Conventionally, in a so-called IC regulator using a power transistor to switch on and off the exciting current of the generator and particularly in the type in which the power transistor is constantly rendered on beginning with switch-on of the key switch to permit the initial excitation current to be fed from the battery to the field winding of the generator, there arises a problem that because of such an inadvertency that the key switch is left to be turned in during engine stop, the battery is discharged through the field winding within a short period of time, resulting in overdischarge.

In an approach to this problem as proposed in JP-A-54-l40112, the power transistor is so controlled as to be turned on and off at a proper duty ratio by an oscillation signal from an oscillator during an interval of time ranging from an instant that the key switch is turned in to an instant that the generator reaches a predetermined generation condition, in order to restrict the initial excitation current.

In the proposal, the oscillator has to be specifically designed for generation of the asymmetric waveform signal and in order to obtain a desired duty ratio (14.3% in the proposal), values of resistor and capacitor included in the oscillator must be adjusted. Conventionally, the voltage regulator for car on-board charger/generator is typically realized with a hybrid thick film integrated circuit and built in the generator and therefore the resistance can typically be adjusted by cutting the thick-film resistor through function trimming process, thus increasing expenditure in manufacture of IC. If a power MOS-FET is used as the switching element to allow the overall voltage regulator to be formed of an inexpensive monolithic IC, it is impossible for the resistance adjustment by trimming to be conducted.

Further, the prior art has the following disadvantage. More particularly, while the power transistor serving as switching element in the conventional IC regulator is in general connected to the low potential side of the field winding, the high potential side thereof is always applied with voltage of the battery. Accordingly, in the event of the presence of salty substance deposited on the generator rotor, leakage current flows from the slip ring adapted to pass current to the field winding on the rotor to the generator housing through the rotor shaft and bearing even when the power transistor is turned off and electrolytic corrosion tends to occur. By connecting the switching element to the high potential side of the field winding, the leakage current may be eliminated but there needs a driver power supply of a higher voltage than the battery voltage, which is difficult to realize with an IC, for driving the switching element.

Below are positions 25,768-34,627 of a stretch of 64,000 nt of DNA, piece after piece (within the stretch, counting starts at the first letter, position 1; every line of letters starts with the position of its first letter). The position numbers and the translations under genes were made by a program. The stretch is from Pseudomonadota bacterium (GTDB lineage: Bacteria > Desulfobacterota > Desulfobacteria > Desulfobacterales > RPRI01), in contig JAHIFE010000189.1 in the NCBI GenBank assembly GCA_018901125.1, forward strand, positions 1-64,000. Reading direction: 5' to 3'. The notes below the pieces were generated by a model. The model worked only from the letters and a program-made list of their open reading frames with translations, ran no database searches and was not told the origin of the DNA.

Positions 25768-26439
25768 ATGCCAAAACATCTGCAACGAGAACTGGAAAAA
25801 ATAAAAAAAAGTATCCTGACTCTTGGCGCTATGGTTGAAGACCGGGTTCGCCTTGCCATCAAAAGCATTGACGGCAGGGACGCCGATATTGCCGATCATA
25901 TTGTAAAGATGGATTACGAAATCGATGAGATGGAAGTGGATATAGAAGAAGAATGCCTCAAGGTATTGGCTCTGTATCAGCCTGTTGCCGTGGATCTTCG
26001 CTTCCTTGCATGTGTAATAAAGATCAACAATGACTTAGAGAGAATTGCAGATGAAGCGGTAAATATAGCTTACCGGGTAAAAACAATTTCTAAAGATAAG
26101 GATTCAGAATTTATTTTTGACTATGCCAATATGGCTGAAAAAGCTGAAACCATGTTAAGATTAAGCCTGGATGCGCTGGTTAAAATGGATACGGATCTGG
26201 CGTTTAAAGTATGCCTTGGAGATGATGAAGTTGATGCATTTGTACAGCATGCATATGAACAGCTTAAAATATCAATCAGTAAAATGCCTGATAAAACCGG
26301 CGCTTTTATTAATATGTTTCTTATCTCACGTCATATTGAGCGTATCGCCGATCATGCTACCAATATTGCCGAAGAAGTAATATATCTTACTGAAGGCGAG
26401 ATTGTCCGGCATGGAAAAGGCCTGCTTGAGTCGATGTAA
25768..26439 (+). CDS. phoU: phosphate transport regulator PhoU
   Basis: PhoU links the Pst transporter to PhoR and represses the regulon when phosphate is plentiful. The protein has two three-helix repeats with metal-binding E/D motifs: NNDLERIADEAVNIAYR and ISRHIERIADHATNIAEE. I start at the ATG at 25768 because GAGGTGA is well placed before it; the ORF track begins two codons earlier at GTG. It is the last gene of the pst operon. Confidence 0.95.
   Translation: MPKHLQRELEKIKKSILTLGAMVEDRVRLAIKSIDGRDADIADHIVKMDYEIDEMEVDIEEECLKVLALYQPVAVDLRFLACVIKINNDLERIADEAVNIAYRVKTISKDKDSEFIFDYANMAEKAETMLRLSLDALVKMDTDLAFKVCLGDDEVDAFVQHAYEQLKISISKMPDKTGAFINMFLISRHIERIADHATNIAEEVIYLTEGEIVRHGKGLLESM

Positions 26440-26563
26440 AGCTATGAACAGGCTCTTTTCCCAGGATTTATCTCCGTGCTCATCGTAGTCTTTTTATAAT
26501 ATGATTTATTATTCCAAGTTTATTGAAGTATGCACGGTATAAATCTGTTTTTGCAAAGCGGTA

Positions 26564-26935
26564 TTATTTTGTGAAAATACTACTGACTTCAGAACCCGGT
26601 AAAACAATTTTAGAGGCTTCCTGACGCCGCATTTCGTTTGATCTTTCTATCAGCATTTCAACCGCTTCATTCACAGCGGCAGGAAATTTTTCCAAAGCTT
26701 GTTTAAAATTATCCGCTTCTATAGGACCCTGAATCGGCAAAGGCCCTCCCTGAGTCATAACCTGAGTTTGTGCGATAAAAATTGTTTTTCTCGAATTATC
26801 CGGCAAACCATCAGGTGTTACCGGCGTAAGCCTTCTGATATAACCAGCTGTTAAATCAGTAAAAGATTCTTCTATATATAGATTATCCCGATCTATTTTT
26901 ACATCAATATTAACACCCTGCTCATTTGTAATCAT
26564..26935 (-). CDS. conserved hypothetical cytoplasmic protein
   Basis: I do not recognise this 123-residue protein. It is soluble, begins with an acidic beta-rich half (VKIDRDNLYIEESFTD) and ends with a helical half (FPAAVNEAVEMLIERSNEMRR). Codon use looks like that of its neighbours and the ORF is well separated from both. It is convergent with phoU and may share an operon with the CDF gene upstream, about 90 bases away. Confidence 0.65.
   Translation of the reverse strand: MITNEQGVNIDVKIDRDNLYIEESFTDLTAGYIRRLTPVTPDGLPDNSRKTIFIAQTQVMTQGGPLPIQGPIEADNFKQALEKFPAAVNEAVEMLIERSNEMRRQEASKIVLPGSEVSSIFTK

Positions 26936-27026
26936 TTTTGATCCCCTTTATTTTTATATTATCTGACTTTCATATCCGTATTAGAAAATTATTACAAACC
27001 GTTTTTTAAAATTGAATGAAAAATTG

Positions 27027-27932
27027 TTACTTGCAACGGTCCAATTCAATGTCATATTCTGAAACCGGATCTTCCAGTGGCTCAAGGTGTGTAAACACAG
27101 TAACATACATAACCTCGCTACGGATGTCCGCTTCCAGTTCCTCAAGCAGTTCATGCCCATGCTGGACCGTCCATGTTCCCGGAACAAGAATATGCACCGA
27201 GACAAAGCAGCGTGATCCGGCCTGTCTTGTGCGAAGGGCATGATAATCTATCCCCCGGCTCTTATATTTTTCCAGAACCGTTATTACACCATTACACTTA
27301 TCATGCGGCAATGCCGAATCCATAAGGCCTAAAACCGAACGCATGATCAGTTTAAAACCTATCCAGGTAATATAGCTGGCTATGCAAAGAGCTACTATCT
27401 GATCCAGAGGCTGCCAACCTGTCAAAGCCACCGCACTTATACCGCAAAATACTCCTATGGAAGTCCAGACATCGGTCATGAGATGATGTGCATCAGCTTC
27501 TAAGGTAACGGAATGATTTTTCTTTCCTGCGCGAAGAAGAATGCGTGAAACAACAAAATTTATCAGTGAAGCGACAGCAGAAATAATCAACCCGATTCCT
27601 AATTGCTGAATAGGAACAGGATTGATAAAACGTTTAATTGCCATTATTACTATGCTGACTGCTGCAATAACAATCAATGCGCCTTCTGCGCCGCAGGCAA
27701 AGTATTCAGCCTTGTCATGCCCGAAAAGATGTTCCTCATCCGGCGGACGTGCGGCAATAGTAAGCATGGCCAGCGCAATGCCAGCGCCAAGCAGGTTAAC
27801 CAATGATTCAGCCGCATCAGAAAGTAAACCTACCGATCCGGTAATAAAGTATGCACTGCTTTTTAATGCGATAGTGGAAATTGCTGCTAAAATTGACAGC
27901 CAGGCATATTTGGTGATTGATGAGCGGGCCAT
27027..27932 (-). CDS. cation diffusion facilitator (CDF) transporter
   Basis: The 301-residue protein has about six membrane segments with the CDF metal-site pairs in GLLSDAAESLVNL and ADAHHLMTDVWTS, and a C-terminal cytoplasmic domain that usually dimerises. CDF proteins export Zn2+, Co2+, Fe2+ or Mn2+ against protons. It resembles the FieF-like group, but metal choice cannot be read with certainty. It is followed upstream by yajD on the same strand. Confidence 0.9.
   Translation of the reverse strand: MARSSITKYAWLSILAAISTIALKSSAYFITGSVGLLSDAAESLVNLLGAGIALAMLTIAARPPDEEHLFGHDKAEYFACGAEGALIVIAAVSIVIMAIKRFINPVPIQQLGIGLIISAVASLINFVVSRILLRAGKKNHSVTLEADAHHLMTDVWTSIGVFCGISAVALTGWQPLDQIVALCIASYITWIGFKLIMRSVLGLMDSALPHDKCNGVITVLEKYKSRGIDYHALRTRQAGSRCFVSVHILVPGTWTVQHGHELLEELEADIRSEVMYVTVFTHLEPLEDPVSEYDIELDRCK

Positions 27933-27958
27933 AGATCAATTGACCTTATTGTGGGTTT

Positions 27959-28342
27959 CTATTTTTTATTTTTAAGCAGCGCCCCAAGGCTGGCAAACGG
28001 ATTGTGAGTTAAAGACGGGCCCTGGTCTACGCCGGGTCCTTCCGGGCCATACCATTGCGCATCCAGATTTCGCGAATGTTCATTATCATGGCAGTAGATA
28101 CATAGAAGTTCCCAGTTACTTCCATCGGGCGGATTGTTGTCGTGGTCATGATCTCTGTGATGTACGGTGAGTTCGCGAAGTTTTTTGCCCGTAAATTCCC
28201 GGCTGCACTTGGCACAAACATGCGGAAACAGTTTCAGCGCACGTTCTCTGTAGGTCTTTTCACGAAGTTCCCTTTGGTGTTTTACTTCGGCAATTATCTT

In another generally known car on-board semi-conductor type voltage regulator as disclosed in, for example, British patent No. 1275986, a generator has a self-excited field winding and the field current is on/off controlled by a power transistor.

In this prior art, however, the output current of the generator is supplied to excite the generator itself and therefore when the power transistor changes from on-state to off-state or vice versa to control the exciting current, the output current changes considerably. As a result, a counter electromotive force due to that change in the output current takes place in the armature winding, causing a spike voltage which is superimposed on the output voltage and transmitted to various on-board electrical loads. Especially where the spike voltage is transmitted, directly or in the form of an electric wave, to such a communication device as an on-board radio receiver, the radio receiver is adversely affected by radio or communication noises. The noises, known as the switching noise of the generator, have hitherto been recognized as problematic in a vehicle carrying various communication devices but considered unavoidable in the switching type voltage regulator.

SUMMARY OF THE INVENTION